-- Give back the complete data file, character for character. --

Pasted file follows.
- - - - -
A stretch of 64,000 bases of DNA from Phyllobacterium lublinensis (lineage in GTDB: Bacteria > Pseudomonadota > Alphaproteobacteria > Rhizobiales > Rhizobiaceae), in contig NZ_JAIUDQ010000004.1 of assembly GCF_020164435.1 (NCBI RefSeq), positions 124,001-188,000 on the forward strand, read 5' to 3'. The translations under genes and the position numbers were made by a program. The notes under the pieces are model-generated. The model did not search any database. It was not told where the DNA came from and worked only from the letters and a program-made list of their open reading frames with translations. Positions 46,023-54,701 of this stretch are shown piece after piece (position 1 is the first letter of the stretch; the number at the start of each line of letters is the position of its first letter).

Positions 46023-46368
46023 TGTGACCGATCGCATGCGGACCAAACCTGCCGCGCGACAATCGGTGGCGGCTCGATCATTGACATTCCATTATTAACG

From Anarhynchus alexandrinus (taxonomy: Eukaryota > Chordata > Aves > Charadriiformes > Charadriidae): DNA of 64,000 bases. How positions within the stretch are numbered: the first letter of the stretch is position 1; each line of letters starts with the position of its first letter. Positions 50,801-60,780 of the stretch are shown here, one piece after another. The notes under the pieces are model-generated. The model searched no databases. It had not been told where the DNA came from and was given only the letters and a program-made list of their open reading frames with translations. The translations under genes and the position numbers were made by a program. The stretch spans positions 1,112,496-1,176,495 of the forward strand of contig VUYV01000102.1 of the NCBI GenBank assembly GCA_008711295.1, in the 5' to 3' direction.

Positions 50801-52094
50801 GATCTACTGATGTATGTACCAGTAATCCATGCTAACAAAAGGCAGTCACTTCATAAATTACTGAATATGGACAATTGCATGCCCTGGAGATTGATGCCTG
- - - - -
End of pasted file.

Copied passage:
A stretch of 64,000 bases of DNA from Phyllobacterium lublinensis (lineage in GTDB: Bacteria > Pseudomonadota > Alphaproteobacteria > Rhizobiales > Rhizobiaceae), in contig NZ_JAIUDQ010000004.1 of assembly GCF_020164435.1 (NCBI RefSeq), positions 124,001-188,000 on the forward strand, read 5' to 3'. The translations under genes and the position numbers were made by a program. The notes under the pieces are model-generated. The model did not search any database. It was not told where the DNA came from and worked only from the letters and a program-made list of their open reading frames with translations. Positions 46,023-54,701 of this stretch are shown piece after piece (position 1 is the first letter of the stretch; the number at the start of each line of letters is the position of its first letter).

Positions 46023-46368
46023 TGTGACCGATCGCATGCGGACCAAACCTGCCGCGCGACAATCGGTGGCGGCTCGATCATTGACATTCCATTATTAACG

From Anarhynchus alexandrinus (taxonomy: Eukaryota > Chordata > Aves > Charadriiformes > Charadriidae): DNA of 64,000 bases. How positions within the stretch are numbered: the first letter of the stretch is position 1; each line of letters starts with the position of its first letter. Positions 50,801-60,780 of the stretch are shown here, one piece after another. The notes under the pieces are model-generated. The model searched no databases. It had not been told where the DNA came from and was given only the letters and a program-made list of their open reading frames with translations. The translations under genes and the position numbers were made by a program. The stretch spans positions 1,112,496-1,176,495 of the forward strand of contig VUYV01000102.1 of the NCBI GenBank assembly GCA_008711295.1, in the 5' to 3' direction.

Positions 50801-52094
50801 GATCTACTGATGTATGTACCAGTAATCCATGCTAACAAAAGGCAGTCACTTCATAAATTACTGAATATGGACAATTGCATGCCCTGGAGATTGATGCCTG